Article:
It’s important to read the product instructions carefully. Ketoconazole shampoos should be massaged into the scalp, left on for two or three minutes and then rinsed off. Tar-based shampoos may also help the symptoms. Once these clear up, anti-fungal shampoos should be used once a week as an ongoing preventative measure. If the symptoms aren’t clearing up, customers should speak to their GP. Inflamed skin may need to be treated with a topical corticosteroid or other prescribed medicines.

Scaling up

Around 80 per cent of people with psoriasis have scalp psoriasis, often around their hairline, on their forehead and behind their ears. The scalp may feel itchy and tight, with thick scales and dandruff-like flakes. “In scalp psoriasis, skin cells are produced at five times the rate they should do, leading to the formation of raised psoriatic plaques,” says Eva. “This can be very itchy and may lead to bleeding if people are scratching their scalp.”

Some shampoos for scalp psoriasis (e.g., coal tar) can be bought over the pharmacy counter, but customers should be encouraged to speak to their GP as they may need stronger prescribed treatments as well. Some treatments need to be left on the scalp for a certain period of time and then rinsed out, while others may need to be left on the scalp. It’s important to make sure the treatments are reaching the scalp skin rather than simply being left on the hair. It can take a few weeks, or even months, for some of the treatments to work fully.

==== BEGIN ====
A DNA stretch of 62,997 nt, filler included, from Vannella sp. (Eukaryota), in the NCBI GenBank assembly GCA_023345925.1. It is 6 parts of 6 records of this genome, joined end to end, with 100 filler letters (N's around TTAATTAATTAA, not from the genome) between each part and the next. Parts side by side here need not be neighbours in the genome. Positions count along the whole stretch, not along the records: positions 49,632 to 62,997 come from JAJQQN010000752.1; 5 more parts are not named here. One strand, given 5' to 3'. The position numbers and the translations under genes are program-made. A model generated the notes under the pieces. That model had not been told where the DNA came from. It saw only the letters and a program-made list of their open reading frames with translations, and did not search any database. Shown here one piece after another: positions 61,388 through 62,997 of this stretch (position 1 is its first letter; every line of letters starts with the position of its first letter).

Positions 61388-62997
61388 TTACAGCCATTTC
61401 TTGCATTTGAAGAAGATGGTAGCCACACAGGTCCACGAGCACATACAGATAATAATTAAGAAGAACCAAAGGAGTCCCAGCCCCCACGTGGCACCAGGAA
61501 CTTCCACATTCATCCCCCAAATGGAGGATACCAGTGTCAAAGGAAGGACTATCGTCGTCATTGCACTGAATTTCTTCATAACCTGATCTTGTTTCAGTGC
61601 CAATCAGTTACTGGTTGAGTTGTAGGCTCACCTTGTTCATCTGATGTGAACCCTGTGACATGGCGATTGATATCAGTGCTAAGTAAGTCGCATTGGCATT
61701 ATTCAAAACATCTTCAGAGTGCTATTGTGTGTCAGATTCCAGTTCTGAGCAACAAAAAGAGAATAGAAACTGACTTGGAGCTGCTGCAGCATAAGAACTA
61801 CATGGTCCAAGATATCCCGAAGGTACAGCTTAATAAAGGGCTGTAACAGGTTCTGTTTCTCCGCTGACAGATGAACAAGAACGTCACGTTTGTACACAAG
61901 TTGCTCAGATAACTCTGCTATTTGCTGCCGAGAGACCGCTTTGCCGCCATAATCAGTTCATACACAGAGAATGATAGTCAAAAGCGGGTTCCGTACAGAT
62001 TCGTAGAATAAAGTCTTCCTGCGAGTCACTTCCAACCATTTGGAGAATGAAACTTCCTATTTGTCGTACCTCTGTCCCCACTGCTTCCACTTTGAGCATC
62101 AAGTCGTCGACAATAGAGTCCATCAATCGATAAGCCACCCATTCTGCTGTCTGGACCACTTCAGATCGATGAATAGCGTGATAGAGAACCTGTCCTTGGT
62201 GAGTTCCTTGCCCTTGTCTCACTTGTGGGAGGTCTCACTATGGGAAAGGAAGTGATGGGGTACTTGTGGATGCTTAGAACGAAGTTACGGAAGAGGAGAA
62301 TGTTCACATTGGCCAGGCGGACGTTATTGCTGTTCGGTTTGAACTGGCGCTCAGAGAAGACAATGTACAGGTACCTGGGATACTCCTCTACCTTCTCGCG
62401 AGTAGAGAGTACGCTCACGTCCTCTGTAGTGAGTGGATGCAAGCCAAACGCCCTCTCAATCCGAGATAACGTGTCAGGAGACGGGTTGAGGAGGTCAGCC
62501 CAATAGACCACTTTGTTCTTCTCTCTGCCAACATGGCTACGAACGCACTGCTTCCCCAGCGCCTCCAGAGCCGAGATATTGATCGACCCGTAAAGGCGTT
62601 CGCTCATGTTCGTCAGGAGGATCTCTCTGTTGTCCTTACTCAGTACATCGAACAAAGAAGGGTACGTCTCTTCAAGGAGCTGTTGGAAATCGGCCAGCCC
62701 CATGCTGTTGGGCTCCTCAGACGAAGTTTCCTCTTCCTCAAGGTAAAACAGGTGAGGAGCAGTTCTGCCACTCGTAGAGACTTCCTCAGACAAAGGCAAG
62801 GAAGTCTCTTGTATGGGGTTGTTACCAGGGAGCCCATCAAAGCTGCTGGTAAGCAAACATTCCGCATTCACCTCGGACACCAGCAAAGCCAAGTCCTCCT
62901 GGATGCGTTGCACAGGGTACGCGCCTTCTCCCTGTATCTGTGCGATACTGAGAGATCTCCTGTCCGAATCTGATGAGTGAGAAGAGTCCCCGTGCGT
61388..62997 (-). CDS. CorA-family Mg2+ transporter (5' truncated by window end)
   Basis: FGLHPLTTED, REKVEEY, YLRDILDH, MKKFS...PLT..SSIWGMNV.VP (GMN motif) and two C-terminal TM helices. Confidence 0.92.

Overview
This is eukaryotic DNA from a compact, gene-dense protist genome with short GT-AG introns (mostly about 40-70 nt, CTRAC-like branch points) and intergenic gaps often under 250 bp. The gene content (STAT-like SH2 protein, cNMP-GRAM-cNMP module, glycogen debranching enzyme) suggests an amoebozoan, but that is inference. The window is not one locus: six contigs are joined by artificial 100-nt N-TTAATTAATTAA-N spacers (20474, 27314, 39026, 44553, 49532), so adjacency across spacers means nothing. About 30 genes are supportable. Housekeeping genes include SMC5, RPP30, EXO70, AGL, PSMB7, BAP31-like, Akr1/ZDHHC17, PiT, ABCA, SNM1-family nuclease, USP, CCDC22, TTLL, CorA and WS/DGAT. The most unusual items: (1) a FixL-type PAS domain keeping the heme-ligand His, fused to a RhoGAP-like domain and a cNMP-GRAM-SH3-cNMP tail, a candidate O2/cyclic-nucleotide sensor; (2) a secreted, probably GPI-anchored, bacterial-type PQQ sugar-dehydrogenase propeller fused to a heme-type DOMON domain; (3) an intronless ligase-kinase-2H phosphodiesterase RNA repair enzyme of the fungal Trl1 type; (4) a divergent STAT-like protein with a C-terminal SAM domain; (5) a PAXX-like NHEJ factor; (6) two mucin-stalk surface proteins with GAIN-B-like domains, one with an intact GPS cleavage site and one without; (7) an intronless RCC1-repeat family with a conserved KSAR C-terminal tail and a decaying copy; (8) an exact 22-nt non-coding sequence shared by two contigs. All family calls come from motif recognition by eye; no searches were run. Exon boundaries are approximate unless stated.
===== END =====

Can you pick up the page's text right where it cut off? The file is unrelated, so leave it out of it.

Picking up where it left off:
“A GP will often prescribe steroid lotions to thin the psoriatic plaques,” says Eva. “A trichologist will often use a combination of cade oil and salicylic acid to soften the plaques without causing bleeding. Some people with scalp psoriasis find that by using the trichologist’s product regularly, they can then use the steroid lotion from their GP more sparingly. But it’s important to follow the professional advice they’ve been given.”

Combing or brushing the hair may help to remove any loose scales but it’s important not to scratch the already-sensitive scalp as this could lead to an infection. “People shouldn’t use anything aggressive or sharp or potentially irritating on scalp psoriasis,” says Eva.

Using oil to soften the scalp may make scaling easier to remove. Pharmacy staff should advise customers with scalp psoriasis that they may be able to use hair treatments (including perms and dyes), but that it’s important to do a patch test first – and not use these if the scalp skin is broken.

The hair necessities